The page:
BY PHYLLIS MBANJE
PHILANTHROPIST and telecommunications giant Strive Masiyiwa has criticised the world’s richest nations for deliberately causing a shortage of COVID-19 vaccines in Africa.
A livid Masiyiwa, who is currently based in London, laid into the Western powers during a virtual summit on vaccine distribution, saying glaring evidence has shown that while slightly over 1% had been vaccinated in Africa, which is home to over a billion people, countries like the United States had made great strides and vaccinated over 40% of their populations.
Masiyiwa, who is a special envoy for the African Union (AU) to secure COVID-19 vaccines, candidly said in terms of fair access to vaccines Africa had been short-changed.
“It was a deliberate global architect of unfairness,” Masiyiwa said.
“It was just unfair and so let us call it what it is. It is just not fair.”
Masiyiwa said he had been called by African leaders to try and help with access to vaccines.
“I met all the manufacturers in December and said we would like to buy some vaccines. We had money and were willing to pay cash upfront. We were not asking for donations. But they said all capacities for 2021 had been sold.
“So the people, who bought the vaccines and those who sold to them, knew there would be nothing for us.”
A few days ago, African Finance ministers and the World Bank Group met to fast-track vaccine acquisition on the continent and avoid a third wave.
In a boost to the AU’s target to vaccinate 60% of the continent’s population by 2022, the World Bank and the AU announced that they were partnering to support the Africa Vaccine Acquisition Task Team (AVATT) initiative with resources to allow countries to purchase and deploy vaccines for up to 400 million people across Africa.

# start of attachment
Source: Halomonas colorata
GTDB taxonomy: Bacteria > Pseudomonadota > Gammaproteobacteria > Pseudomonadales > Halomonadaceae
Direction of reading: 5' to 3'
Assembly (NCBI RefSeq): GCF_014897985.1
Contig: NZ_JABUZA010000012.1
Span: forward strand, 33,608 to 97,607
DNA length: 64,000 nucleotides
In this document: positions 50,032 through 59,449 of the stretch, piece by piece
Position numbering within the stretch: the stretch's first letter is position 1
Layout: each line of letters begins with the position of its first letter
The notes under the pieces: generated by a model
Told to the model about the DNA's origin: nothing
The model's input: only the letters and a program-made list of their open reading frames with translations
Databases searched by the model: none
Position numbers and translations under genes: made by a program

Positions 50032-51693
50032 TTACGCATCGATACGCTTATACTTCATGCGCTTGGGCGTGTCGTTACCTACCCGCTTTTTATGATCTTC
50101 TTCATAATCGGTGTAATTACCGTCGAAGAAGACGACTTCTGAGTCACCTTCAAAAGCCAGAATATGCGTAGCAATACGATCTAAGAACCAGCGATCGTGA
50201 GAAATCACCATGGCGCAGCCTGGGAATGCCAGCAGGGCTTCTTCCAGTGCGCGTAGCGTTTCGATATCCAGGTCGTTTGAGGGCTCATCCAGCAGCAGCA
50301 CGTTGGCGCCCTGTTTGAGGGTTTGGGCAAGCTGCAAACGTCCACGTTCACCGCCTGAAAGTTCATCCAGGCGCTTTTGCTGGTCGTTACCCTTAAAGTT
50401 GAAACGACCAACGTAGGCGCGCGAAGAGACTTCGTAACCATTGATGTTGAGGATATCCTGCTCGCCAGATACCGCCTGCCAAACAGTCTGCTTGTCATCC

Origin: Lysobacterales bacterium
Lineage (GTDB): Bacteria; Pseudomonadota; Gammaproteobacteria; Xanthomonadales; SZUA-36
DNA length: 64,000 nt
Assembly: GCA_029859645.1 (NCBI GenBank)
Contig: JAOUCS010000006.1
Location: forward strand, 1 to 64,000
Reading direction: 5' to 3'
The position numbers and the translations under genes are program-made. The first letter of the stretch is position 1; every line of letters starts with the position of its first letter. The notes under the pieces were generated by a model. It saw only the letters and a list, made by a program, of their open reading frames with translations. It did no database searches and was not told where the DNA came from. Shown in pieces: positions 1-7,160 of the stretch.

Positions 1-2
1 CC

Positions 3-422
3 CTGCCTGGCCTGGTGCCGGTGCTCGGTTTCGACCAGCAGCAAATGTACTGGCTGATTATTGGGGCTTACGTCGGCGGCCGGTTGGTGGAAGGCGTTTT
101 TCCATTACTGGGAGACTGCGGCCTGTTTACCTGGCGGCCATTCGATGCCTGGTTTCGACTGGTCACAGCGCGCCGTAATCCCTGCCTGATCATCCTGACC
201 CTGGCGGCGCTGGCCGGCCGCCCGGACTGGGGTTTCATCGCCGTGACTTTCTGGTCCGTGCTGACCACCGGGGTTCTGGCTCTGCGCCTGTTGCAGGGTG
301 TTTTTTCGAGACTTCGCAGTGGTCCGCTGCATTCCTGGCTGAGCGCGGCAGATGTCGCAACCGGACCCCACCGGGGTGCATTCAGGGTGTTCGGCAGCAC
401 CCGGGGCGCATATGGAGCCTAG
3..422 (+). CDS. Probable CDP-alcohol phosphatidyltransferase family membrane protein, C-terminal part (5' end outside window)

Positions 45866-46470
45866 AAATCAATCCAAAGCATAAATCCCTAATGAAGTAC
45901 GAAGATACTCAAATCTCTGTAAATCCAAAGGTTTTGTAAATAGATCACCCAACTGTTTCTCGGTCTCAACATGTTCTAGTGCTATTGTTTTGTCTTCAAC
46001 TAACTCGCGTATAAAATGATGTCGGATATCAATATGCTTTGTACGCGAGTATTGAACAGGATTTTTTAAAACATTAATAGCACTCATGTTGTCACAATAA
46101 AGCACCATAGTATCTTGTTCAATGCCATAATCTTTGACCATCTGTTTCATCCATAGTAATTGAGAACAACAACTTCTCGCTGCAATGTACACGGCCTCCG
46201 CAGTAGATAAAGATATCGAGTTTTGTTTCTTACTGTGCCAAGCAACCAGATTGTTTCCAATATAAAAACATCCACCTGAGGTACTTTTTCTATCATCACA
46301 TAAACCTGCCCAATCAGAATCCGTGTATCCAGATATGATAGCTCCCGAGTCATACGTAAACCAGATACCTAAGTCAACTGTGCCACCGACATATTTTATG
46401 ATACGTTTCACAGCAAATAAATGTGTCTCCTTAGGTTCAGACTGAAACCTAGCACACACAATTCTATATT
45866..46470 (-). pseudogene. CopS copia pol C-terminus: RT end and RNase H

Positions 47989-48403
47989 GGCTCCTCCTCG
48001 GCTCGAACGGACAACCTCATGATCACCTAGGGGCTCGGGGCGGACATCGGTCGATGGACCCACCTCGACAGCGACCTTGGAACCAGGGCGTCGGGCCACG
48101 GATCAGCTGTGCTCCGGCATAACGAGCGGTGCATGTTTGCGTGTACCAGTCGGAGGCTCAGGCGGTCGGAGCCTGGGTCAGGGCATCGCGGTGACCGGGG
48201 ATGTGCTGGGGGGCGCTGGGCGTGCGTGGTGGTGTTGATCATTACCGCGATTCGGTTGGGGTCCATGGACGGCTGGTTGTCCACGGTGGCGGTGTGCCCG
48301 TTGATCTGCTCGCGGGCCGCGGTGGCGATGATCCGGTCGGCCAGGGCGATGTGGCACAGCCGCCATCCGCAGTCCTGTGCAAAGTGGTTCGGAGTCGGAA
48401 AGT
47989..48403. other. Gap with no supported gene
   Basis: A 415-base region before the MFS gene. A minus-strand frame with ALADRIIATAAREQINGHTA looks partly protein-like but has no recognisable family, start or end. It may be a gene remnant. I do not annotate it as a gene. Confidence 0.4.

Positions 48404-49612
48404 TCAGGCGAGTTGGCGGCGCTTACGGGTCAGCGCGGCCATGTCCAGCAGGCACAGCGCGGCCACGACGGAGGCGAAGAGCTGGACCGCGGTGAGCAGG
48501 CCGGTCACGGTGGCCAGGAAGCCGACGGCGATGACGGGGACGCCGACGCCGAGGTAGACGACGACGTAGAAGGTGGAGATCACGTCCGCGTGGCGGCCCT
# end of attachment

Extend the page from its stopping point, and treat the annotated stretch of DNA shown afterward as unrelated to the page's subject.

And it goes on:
This extraordinary regional effort complements Covax and comes at a time when COVID-19 cases in the region are rising. World Bank financing is available to support the purchase and deployment of doses secured by AVATT.
“We really appreciate the extraordinary partnership on this initiative between the AU vaccine champion, President Cyril Ramaphosa and David Malpass, the President of the World Bank,” said Masiyiwa who is also the coordinator for AVATT.
The World Bank has $12 billion in vaccine financing available to help countries purchase and distribute vaccines and address readiness issues.
The World Bank has already approved operations to support vaccine roll out in 36 countries. By end of June, the World Bank expects to be supporting vaccination efforts in 50 countries, two-thirds of which are in Africa.
The World Bank also has strong partnerships with regional institutions such as the Africa Centre for Disease Control, West African Health Organisation and the AU Commission to enhance cross-border collaboration on disease surveillance, preparedness and response.
The World Bank-financed COVID-19 vaccine operations allow countries to purchase vaccines through Covax, through regional initiatives, and through bilateral procurement from manufacturers.
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